Patients with systemic lupus erythematosus (SLE) produce autoantibodies to nuclear and membrane molecules. This immune response is, at least partially, driven by the non-histone nuclear protein known as HMGB1. HMGB1 is the prototypical alarmin in lupus, and it plays many diverse roles in the immune response.
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Now, new research suggests that microparticles (MPs) in the serum of patients with SLE may be a source of extracellular HMGB1. The MPs can be characterized on the basis of their ability to bind to lactadherin: PS-positive (PS+) MPs bind to lactadherin, and PS-negative (PS−) MPs do not. Previous studies have shown that PS− MPs are more common in the blood of patients with SLE relative to controls. New results indicate that serum MP analysis may be able to serve as a liquid biopsy to determine if the patient is producing dead, dying and activated cells that are important for SLE pathogenesis.
Fariborz Mobarrez, PhD, a postdoctoral fellow at the Karolinska University Hospital in Sweden, and colleagues published the results of their analysis of MPs as they relate to SLE online on Oct. 25 in Scientific Reports.1 The researchers evaluated 280 patients with a median disease duration of 13 years and searched for an association between levels of MPs in patients with SLE and clinical and serological variables.
“In assessing clinical association of MP levels in SLE, we found more robust clinical associations with PS− MPs than PS+ MPs,” explain the authors in their paper. “In accord with some previous studies, we did not find convincing associations with disease activity.”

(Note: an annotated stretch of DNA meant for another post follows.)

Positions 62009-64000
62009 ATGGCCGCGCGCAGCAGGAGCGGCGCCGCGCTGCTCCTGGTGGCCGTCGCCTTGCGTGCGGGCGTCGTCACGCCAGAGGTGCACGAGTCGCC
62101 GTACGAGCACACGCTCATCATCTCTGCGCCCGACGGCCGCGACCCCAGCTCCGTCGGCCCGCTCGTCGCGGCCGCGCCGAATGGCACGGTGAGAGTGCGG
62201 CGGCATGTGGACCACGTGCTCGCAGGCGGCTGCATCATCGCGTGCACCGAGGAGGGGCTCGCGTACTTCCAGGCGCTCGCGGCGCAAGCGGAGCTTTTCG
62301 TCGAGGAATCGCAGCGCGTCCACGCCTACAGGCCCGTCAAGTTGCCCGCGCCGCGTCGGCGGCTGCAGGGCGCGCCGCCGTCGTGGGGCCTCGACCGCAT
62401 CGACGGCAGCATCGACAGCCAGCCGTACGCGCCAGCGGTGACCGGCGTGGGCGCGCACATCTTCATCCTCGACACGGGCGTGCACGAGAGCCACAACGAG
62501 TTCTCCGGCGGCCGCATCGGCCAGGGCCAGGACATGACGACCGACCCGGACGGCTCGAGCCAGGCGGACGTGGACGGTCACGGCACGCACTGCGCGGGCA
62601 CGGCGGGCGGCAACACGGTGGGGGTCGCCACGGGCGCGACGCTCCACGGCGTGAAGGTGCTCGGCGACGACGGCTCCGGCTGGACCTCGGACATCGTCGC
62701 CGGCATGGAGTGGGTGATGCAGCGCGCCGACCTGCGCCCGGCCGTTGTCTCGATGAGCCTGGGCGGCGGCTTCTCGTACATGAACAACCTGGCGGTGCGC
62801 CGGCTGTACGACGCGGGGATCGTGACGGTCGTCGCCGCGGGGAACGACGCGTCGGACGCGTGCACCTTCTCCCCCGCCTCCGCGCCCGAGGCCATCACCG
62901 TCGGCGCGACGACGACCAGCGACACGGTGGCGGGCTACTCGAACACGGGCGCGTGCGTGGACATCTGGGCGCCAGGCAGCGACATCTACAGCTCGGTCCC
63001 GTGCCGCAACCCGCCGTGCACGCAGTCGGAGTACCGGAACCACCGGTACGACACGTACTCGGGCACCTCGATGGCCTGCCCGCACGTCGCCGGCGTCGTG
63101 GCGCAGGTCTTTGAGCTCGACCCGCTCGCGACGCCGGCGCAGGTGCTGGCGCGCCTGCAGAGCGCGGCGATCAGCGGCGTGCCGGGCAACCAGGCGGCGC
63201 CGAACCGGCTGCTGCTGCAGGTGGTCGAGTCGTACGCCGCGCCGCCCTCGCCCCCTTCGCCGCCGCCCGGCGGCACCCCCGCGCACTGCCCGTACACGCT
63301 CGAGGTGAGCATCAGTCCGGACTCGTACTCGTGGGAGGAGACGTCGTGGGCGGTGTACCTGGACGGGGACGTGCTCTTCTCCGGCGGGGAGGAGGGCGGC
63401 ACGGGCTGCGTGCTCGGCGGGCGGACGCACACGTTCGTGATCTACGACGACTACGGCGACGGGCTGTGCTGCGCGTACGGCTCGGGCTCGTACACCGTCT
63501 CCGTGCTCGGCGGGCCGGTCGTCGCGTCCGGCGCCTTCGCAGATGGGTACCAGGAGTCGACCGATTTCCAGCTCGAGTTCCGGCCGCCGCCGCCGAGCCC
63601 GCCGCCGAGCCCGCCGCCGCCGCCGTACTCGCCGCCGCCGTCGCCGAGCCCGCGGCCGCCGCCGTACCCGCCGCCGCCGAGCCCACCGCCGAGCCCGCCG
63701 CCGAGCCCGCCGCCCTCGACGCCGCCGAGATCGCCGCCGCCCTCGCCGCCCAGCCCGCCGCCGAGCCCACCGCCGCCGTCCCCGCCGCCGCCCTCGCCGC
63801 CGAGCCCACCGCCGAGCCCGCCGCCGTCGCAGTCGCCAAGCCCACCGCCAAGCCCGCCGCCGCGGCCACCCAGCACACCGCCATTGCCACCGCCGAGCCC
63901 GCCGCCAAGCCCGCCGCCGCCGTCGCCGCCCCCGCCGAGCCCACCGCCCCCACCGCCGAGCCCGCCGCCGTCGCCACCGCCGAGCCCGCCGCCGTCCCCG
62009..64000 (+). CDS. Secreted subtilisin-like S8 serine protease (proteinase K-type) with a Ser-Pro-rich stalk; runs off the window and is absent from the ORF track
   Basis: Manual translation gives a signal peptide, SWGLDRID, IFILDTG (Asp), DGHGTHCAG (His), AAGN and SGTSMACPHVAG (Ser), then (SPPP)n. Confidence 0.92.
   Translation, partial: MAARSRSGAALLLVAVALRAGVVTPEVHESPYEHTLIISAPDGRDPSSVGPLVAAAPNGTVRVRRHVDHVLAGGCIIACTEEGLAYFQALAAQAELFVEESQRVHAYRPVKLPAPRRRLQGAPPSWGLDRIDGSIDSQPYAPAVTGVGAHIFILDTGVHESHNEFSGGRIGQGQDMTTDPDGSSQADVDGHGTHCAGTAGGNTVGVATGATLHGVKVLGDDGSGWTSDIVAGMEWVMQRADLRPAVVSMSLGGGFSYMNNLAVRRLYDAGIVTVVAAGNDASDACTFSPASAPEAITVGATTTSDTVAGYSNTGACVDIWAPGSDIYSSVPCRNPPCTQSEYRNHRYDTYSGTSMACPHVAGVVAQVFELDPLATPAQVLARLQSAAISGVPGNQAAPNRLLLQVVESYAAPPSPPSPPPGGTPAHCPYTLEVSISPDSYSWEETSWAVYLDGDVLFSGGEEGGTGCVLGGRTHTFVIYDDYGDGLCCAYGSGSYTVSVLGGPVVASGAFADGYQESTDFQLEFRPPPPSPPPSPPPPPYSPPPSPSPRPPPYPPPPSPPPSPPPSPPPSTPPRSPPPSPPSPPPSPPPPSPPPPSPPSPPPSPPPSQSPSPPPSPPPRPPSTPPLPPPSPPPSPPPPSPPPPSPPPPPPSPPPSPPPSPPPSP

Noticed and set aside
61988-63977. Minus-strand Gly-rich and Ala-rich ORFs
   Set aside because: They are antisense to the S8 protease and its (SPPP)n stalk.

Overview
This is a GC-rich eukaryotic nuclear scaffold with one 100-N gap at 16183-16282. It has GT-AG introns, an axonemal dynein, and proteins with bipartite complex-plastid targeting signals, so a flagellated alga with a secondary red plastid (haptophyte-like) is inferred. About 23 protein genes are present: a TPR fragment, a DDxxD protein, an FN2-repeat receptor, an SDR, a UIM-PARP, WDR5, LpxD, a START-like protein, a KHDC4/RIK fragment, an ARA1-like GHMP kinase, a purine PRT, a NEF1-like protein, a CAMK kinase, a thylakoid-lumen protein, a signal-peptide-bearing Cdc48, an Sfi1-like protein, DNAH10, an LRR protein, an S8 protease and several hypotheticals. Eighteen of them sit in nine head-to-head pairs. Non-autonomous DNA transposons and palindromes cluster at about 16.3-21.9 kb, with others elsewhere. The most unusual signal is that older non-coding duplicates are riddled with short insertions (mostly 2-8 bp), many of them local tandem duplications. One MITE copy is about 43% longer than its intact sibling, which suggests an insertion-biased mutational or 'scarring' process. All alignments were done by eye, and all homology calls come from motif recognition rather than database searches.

The investigators confirmed that MPs occur in the blood of patients with SLE at levels that are 2–10 times greater than that seen in control patients. “Although we did not show a relationship of MP levels to disease activity, we did demonstrate that declining renal function is associated with fewer numbers of PS− MPs and PS+ PMPs,” explain the authors. They suggested in their paper that the abundance of the MPs, in general, and PS− MPs, in particular, in patients with SLE points to a generalized disturbance that is associated with pathology.
The detailed analysis of MPs revealed several notable differences in the numbers of various particle types seen in the blood of patients with SLE relative to matched controls. While platelet MPs (PMPs) were the most common particle type in both patients and controls, the investigators found approximately 10 times more C4d+ PMPs and five times more C4d+ endothelial-derived MPs (EMPs) in patients with SLE relative to controls. The levels of leukocyte-derived MPs (LMPs) were also approximately 2–7 times higher in the blood of patients with SLE than in controls.